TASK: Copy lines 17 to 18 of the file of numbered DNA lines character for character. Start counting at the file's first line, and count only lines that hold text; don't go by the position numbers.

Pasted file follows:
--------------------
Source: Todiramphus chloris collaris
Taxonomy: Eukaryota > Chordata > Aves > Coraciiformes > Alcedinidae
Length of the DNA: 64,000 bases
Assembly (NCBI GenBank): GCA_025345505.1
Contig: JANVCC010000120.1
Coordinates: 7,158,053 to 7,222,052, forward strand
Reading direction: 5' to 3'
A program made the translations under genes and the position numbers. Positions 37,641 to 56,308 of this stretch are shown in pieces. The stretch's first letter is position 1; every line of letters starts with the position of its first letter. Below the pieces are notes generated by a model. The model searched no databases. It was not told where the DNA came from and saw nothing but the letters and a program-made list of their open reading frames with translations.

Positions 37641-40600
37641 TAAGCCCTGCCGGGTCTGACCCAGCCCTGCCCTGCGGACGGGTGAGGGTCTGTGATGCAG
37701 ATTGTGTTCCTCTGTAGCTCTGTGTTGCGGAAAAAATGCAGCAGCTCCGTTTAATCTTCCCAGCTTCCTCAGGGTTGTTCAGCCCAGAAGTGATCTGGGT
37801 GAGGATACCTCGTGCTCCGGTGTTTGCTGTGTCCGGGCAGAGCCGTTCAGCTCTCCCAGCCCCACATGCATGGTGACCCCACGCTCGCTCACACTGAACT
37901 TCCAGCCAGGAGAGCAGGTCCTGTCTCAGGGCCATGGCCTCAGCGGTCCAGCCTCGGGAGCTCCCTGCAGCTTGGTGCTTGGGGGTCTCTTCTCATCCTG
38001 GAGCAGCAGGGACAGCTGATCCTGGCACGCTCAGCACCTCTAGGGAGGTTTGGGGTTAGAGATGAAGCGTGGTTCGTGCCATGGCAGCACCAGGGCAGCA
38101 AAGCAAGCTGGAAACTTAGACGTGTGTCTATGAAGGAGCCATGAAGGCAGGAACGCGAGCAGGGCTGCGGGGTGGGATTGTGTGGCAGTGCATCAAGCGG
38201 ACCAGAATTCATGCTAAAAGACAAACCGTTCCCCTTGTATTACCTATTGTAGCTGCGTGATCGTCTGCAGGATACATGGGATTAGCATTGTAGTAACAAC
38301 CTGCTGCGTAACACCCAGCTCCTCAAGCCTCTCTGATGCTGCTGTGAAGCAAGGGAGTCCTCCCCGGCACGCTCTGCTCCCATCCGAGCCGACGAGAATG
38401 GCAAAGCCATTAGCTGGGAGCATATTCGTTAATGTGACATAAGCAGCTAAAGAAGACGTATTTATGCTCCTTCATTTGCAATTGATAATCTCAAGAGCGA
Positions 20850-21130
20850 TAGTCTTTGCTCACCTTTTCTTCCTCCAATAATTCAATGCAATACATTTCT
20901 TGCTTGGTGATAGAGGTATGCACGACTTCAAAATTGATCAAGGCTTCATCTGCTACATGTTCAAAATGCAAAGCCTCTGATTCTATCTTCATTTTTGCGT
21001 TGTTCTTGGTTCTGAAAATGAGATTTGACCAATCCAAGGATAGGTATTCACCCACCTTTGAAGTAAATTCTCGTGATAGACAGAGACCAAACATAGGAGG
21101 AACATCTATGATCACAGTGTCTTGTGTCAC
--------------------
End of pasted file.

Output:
38301 CTGCTGCGTAACACCCAGCTCCTCAAGCCTCTCTGATGCTGCTGTGAAGCAAGGGAGTCCTCCCCGGCACGCTCTGCTCCCATCCGAGCCGACGAGAATG
38401 GCAAAGCCATTAGCTGGGAGCATATTCGTTAATGTGACATAAGCAGCTAAAGAAGACGTATTTATGCTCCTTCATTTGCAATTGATAATCTCAAGAGCGA